Also in 1963, the ILWU and Local 10 helped organize a huge civil rights demonstration in San Francisco and supported another, the legendary March on Washington for Jobs and Freedom. Early that year, the nation’s eyes focused upon Birmingham, Alabama, nicknamed “America’s Johannesburg” for being the most segregated big city in the South. The Southern Christian Leadership Conference, headed by Martin Luther King, Jr., collaborated with local activists for several months of nonviolent civil disobedience to highlight the persistence of racial segregation, nearly ten years after Brown v. Board. Chester, utilizing his many contacts helped create the Church-Labor Conference that, on May 26th, brought together 20,000 people to march with a giant banner reading “We March in Unity for Freedom in Birmingham and Equality in San Francisco.” An additional 10,000 joined at the march’s end to rally, and was the largest civil rights demonstration in the region’s history. Three months later, the ILWU donated money and sent a delegation to the nation’s capital for what proved to be the largest political gathering in U.S. History, up to that time. One quarter of a million Americans, mostly black but with many whites, participated in the March on Washington to pressure the Congress and President to pass a comprehensive civil rights bill outlawing racial discrimination, once and for all. Tragically, the response of some unreconstructed segregationists was the blowing up of a black church, in Birmingham, closely associated with the movement that killed four black girls. When word reached San Francisco, Local 10 members quickly shut down the port for a “stop work meeting” in front of the U.S. Federal Building to protest this terrorist attack.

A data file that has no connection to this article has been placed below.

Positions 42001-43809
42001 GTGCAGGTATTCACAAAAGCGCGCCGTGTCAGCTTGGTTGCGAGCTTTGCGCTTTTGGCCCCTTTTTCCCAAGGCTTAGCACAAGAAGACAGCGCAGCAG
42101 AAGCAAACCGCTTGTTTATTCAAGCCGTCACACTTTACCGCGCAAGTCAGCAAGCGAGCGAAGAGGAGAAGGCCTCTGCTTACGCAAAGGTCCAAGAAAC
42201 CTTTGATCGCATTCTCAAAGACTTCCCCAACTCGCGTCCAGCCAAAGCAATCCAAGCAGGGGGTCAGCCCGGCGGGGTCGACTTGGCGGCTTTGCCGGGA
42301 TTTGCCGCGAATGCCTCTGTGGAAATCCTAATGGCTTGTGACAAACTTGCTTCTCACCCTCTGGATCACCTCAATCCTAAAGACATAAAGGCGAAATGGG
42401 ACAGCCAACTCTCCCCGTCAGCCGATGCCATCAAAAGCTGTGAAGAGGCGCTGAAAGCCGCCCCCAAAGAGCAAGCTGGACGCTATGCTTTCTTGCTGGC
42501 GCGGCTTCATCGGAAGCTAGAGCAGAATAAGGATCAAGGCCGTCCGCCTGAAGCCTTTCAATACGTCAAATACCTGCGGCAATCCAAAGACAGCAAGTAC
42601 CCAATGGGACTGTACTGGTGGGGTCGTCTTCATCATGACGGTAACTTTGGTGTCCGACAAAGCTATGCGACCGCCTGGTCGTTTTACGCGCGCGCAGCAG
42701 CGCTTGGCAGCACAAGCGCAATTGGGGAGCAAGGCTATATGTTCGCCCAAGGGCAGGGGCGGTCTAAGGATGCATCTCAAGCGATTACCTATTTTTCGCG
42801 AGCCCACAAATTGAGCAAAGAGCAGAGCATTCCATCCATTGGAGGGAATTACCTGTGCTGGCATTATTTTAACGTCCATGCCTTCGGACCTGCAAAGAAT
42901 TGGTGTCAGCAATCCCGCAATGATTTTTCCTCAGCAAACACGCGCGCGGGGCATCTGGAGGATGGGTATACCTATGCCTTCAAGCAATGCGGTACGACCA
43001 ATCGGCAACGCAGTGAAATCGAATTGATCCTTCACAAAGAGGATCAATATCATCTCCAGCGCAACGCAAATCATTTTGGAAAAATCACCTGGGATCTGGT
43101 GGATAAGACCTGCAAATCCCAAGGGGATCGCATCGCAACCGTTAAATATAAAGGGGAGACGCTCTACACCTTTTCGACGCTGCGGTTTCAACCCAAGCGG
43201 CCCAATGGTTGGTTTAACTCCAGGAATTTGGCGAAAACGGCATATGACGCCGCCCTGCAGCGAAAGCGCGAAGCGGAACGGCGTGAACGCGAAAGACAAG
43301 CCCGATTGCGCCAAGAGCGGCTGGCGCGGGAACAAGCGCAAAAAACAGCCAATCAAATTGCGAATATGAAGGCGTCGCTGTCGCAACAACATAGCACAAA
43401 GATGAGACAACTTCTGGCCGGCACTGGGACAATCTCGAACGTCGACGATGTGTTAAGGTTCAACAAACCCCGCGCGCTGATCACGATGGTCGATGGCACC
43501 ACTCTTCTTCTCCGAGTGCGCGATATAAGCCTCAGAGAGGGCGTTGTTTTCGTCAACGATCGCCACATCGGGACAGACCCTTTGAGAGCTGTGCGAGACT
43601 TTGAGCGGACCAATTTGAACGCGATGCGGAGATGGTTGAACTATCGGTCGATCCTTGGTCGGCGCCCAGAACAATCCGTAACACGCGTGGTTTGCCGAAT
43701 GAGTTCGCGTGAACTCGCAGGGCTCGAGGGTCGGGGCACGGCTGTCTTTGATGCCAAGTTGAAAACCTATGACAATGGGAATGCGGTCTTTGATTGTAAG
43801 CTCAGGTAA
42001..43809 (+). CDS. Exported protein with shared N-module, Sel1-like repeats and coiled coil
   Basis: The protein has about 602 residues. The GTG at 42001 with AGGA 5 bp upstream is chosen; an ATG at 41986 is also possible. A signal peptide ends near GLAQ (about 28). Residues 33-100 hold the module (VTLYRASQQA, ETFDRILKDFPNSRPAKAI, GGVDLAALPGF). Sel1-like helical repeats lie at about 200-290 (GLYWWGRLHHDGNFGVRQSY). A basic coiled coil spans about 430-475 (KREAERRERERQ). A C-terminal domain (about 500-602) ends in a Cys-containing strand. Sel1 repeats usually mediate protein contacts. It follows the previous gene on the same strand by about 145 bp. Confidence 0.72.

Due to the union’s many efforts to fight racism, in 1967 Martin Luther King, Jr. visited Local 10 where he became an honorary member, like Paul Robeson before him. King, best known for his “I Have A Dream” speech, long had been interested in and supportive of unions but proved increasingly so in his final years. He repeatedly encouraged black workers to join and form unions, famously calling them “the first anti-poverty program.” King regularly supported and spoke to racially inclusive unions, so it not surprising that he visited Local 10’s hiring hall. Addressing a large gathering of dockworkers, King declared, “I don’t feel like a stranger here in the midst of the ILWU. We have been strengthened and energized by the support you have given to our struggles…We’ve learned from labor the meaning of power.” More than forty years later, Local 10 member Cleophas Williams remember the speech: “He talked about the economics of discrimination” insightfully pointing out, “What he said, is what Bridges had been saying all along” about all workers benefiting by attacking racism and forming interracial unions…The day after his stunning murder, April 9, 1968, the Bay Area was quiet when more than 150 cities and towns erupted into flames. Longshoremen shut down the ports of San Francisco and Oakland for their newest (honorary) member, as they always do when one of their own dies on the job. Nine ILWU members attended King’s funeral, in Atlanta, including Bridges, Chester, and Williams, elected the local’s first black president the year prior.
Similarly, it is neither incidental nor coincidental that ILWU members in the Bay Area gave timely and significant support to Californians seeking to form the United Farm Workers (UFW). It is widely known that migratory farm workers were heavily non-white (particularly Mexican and Filipino Americans) and immigrant (Mexican but also smatterings of other peoples including Arabs). When Filipino American farm workers struck large table and wine grape growers in and around Delano, California in 1965, they quickly joined forces with Cesar Chavez’s fledgling union, mostly Mexican Americans. Thus began a five-year saga that — like the predominantly African American sanitation workers with their “I Am A Man” campaign — combined elements of labor and civil rights activism. On November 17, 1965 a few of these strikers stood at the foot of SF Pier 50, hoping to convince longshoremen not to load Delano grapes aboard the President Wilson, headed for Asia. One key activist, Gilbert Padilla, described what happened next: